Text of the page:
Character Above All: Ten presidents from FDR to George Bush

Wilson, Robert A., ed., Hentrick Hertzberg “Jimmy Carter”

Simon & Schuster, 1995

pp. 177 - 178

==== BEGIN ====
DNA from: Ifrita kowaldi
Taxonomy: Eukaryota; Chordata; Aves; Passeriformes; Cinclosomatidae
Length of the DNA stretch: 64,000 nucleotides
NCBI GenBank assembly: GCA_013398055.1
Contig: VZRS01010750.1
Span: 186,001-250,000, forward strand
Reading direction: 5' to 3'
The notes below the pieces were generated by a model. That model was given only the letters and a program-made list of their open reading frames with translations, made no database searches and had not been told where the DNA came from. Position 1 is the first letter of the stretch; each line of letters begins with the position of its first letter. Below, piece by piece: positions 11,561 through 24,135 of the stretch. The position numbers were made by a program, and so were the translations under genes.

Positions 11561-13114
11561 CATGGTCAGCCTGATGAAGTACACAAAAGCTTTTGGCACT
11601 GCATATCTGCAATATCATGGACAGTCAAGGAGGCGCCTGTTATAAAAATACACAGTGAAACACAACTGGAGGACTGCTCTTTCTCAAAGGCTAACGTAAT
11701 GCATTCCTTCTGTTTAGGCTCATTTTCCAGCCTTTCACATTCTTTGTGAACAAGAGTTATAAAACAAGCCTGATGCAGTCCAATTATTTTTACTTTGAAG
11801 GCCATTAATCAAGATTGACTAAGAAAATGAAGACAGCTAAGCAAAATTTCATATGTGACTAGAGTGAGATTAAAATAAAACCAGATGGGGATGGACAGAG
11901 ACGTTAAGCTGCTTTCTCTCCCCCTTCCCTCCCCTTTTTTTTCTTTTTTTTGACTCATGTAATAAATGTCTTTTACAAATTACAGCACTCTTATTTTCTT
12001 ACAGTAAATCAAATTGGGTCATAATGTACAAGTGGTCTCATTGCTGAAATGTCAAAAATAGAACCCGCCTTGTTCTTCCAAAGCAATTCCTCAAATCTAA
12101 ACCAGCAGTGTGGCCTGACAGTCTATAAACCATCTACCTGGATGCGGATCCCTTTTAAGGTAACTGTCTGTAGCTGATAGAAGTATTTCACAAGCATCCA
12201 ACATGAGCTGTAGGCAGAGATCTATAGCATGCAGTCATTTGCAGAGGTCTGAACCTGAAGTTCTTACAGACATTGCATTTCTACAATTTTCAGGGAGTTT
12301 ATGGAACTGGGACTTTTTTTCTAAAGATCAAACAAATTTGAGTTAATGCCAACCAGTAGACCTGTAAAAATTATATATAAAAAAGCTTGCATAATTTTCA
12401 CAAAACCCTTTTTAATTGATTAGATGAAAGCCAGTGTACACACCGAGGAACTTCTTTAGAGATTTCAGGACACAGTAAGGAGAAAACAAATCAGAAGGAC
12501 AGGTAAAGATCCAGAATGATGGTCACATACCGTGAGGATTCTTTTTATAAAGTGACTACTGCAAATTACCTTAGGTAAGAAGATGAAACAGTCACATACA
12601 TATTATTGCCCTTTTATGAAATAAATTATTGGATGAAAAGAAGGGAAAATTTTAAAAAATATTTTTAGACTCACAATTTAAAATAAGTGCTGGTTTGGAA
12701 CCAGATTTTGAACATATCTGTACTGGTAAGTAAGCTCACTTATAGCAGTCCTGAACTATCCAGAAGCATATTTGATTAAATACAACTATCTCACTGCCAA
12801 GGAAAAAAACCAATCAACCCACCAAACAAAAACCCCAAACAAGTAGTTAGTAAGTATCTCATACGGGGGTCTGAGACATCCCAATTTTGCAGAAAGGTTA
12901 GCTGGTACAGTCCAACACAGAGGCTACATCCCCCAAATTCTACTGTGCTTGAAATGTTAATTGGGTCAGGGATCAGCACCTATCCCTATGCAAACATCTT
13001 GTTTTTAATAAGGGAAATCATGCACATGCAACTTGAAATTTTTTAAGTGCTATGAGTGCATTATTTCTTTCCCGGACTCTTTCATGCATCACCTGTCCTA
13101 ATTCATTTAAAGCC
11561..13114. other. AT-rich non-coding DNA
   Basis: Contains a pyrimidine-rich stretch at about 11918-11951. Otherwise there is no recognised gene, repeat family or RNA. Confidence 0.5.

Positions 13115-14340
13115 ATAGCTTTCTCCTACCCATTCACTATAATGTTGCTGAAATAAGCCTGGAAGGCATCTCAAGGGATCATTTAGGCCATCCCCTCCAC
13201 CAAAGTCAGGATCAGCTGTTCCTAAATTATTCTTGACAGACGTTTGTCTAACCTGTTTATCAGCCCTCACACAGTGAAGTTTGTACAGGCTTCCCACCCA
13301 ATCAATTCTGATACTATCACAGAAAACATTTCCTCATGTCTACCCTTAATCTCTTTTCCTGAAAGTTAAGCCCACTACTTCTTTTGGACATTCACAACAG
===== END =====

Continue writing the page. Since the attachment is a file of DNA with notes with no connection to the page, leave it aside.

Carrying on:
on Jimmy Carter’s diplomacy in “Operation Uphold Democracy,” a UN inspired mission to persuade Haiti’s temporary military leadership to step aside in favor of the democratically elected President. Carter helped save Haiti, true enough. “He did it, but then talked about it way too much. . . . a person’s character is all of a piece. It would be nice if one could separate out the bits we like from the bits we don’t and just have the bits we like. But that’s not how life works. A person’s character is what it is. It’s a little like a marriage–only without the option of divorce. You can work on it and try to make it better, but basically you have to take the bitter with the sweet. The same bullheadedness and perhaps overwhelming arrogance that misled Jimmy Carter into going on TV after he got back from Haiti and raining all over his own parade were just the flip side of the qualities of perseverance and self-confidence that enabled him to come up with an agreement in the first place. If Carter weren’t the kind of guy who can go on Larry King Live and offend everybody who wants to give him a break, then he probably wouldn’t be the kind of guy who can keep the Pentagon, the State Department, and the White House on hold while he goes ahead and changes their policies for them–all for their own good, of course.” P. 178 Carter is “a ruthless peacemaker. A Patton for peace. He does what it takes even if scorn follows.”